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Document Number: AJ-134
Author: Vancouver, George, 1757-1798
Title: A Voyage of Discovery to the North Pacific Ocean, and Round the World [excerpt]
Source: Vancouver, George. A Voyage of Discovery to the North Pacific Ocean, and Round the World; in Which the Coast of North-West America Has Been Carefully Examined and Accurately Surveyed. Undertaken by His Majesty's Command, Principally with a View to Ascertain the Existence of Any Navigable Communication between the North Pacific and North Atlantic Oceans; and Performed in the Years 1790, 1791, 1792, 1793, 1794 and 1795, in the Discovery Sloop of War, and Armed Tender Chatham, under the Command of George Vancouver.... (London: Printed for John Stockdale, 1801). Volume 4, pages 293-370.
Pages/Illustrations: 81 / 4 (3 of tables)
Citable URL: www.americanjourneys.org/aj-134/

Author Note

George Vancouver (1757-1798), the youngest child of a middle-class English family, was sent into the Royal Navy at the age of fourteen. The following year he shipped with Captain James Cook on the latters second voyage; on its return he signed up for Cooks fatal third voyage (see AJ-130), spending several months on the northwest coast of North America in 1778. When they reached Hawaii, Vancouver was beaten and held captive by the islanders just twenty-four hours before Cook himself died at their hands.

When he returned to England in 1780 Vancouver was promoted to lieutenant and spent most of the next decade fighting French ships in the Caribbean. Meanwhile, England and Spain arranged a fragile detente in the Pacific under which the British, recently stripped of their East Coast colonies by revolutionaries, gained access to the Pacific Northwest. Needing a military presence to guard their interests and lacking accurate maps of the region, the English Admiralty ordered Vancouver to return with two warships to the shores of Alaska and Hawaii that he had explored with Cook fifteen years earlier.

Expedition of 1791-1795

Vancouver left England on April 1, 1791, taking his two ships along the Atlantic coast of Africa, around the Cape of Good Hope, across the Indian Ocean, south of Australia, and then north up the Pacific to Hawaii, where they arrived on March 7, 1792. After a brief stay Vancouver headed for the American coast, reaching California on April 16, 1792 and the Columbia River a week later. Throughout the summer he painstakingly mapped the coasts of present-day Washington and southern British Columbia before heading for Spanish headquarters on Nootka Island at the end of August. To read a journal kept by one Vancouver's crew during that first summer of surveying, see AJ-110. After six weeks of talks with Spanish officials, he headed south, paused to chart the Columbia River as far upstream as modern Portland, Oregon, and visited Monterey and San Francisco before sailing back to Hawaii to wait out the winter.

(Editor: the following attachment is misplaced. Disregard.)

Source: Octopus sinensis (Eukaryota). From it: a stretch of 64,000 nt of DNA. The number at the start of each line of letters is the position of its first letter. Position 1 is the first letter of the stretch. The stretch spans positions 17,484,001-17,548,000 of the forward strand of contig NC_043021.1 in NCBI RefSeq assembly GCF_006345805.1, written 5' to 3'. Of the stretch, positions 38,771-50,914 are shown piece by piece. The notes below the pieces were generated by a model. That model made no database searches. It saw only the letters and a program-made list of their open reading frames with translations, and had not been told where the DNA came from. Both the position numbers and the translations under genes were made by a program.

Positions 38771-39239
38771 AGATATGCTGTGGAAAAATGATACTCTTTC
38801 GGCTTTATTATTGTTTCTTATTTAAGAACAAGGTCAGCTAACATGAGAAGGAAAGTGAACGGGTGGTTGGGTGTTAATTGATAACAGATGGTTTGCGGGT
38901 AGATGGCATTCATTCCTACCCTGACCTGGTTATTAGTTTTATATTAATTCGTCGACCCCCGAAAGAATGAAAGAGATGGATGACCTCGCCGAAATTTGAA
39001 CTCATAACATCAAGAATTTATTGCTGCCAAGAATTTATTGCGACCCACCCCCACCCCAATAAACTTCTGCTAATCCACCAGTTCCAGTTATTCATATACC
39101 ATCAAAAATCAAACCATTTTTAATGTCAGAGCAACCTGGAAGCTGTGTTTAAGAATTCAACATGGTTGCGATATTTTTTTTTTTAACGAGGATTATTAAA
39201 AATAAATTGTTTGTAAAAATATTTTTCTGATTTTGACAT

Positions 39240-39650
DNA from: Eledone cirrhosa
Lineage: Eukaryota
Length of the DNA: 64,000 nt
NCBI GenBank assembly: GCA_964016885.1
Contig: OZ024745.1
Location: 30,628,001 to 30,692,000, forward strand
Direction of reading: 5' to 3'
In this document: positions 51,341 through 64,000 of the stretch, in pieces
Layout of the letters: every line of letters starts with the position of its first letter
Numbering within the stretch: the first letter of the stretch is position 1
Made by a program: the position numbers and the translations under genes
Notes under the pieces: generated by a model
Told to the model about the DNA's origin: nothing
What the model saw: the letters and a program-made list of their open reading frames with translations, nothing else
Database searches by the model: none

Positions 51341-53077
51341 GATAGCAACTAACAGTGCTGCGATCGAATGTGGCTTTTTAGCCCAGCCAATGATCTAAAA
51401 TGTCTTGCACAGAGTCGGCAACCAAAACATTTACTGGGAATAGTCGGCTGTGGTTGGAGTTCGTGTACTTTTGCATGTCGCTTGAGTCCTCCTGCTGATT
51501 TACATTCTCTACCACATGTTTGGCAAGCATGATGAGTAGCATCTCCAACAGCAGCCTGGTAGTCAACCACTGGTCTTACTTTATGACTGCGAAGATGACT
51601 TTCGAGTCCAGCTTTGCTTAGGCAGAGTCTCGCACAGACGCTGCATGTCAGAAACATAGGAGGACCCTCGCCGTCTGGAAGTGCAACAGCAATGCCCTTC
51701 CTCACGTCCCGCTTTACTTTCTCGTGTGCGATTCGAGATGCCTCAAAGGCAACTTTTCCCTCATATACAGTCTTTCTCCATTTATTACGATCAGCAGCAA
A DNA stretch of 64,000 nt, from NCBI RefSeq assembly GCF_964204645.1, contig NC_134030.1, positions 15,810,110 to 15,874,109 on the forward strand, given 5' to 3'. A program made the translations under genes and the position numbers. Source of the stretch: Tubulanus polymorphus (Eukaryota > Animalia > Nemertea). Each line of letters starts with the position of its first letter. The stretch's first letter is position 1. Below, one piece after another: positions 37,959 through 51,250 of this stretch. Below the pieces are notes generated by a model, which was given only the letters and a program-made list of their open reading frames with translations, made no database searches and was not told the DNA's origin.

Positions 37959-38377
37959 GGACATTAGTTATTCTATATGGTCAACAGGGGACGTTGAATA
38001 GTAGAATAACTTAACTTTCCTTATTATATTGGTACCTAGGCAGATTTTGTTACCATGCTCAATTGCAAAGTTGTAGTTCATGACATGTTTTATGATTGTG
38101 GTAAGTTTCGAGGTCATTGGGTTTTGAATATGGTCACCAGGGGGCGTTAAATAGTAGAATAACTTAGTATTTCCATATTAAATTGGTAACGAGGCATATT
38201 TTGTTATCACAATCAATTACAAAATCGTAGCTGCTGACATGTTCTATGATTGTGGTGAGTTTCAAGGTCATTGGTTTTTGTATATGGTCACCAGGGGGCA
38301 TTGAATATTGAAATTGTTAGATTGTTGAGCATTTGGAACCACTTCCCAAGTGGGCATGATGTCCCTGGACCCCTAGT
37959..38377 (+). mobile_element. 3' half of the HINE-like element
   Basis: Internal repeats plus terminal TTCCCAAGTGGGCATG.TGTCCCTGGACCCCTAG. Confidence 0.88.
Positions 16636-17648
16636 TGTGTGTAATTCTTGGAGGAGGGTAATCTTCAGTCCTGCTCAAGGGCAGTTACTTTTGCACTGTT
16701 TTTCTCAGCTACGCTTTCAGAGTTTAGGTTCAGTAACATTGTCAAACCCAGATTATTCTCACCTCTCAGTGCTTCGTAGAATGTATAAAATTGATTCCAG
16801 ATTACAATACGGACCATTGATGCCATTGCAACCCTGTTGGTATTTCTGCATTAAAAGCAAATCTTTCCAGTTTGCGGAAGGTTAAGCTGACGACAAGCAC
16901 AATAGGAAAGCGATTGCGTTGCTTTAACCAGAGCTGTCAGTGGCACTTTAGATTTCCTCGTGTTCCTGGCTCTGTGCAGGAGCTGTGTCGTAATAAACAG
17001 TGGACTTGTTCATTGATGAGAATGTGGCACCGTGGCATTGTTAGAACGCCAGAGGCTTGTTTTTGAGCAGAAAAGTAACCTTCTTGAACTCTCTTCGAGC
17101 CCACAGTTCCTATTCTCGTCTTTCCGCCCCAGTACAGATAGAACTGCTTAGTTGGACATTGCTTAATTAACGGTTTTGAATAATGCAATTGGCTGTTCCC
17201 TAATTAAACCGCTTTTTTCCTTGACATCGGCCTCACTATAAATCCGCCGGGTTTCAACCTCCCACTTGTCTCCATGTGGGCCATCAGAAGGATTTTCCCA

On April 1, 1793, the expedition returned to the mainland and spent that summer charting the coast further north than the previous year. After a season of meticulous surveying, Vancouver left Nootka on October 8, 1793, to cruise south along California. Because that portion of the Pacific coast had been under Spanish domination for two hundred years, the British had no maps of California; the Spanish naturally resented their intrusion and were reluctant to share their knowledge. Between October and November 1793, Vancouver charted the coast as thoroughly as circumstances allowed, touching at San Francisco, Monterey, Santa Barbara, Buena Ventura, and San Diego before sailing southwest to winter again in Hawaii. His account of the three-month voyage down the California coast is presented here.

In the summer of 1794 the expedition returned to America to chart the remaining length of coastline, north to Alaska, before heading for home. After wintering in Chile, Vancouvers ships rounded Cape Horn into the Atlantic on May 29, 1795, and reached England that October.

Document Note

Although he returned to London in poor health, Vancouver gathered up the logs, charts, diaries, notes, and other documents created during the voyage and early in 1796 began drafting his account of the expedition. He relied mostly on his own journal, supplemented as needed by the diaries of his officers. Late in 1796 political intrigues, illness, and financial difficulties began to slow his progress, and in the spring of 1797 Vancouvers brother moved in with him to help. The explorer died a year later, in May 1798, and his brother completed the work. Vancouvers Voyage of Discovery... was published in the autumn of 1798 in three volumes with an atlas. A six-volume edition appeared in 1801 (a portion of which appears here) and translations into French, German, Danish, Swedish, and Russian soon followed. The standard scholarly edition, edited by W. Kaye Lamb, appeared in four volumes in London in 1984.

Other Internet and Reference Sources

All six volumes of Vancouver’s book are online at Early Canadiana: www.canadiana.org

A detailed biography of Vancouver by John Robson is available online at
http://pages.quicksilver.net.nz/jcr/~vnorthwest1.html

The Center for the Study of the Pacific Northwest provides information on European rivalry for the Pacific Northwest coast, including timelines, biographies and maps at
www.washington.edu/uwired/outreach/cspn/hstaa432/lesson_3/ hstaa432_3.html#vancouver

Graphic materials, including paintings of Captain Vancouver's ship and charts showing his journeys, can be seen at http://mmbc.bc.ca/source/schoolnet/exploration/exbio.html

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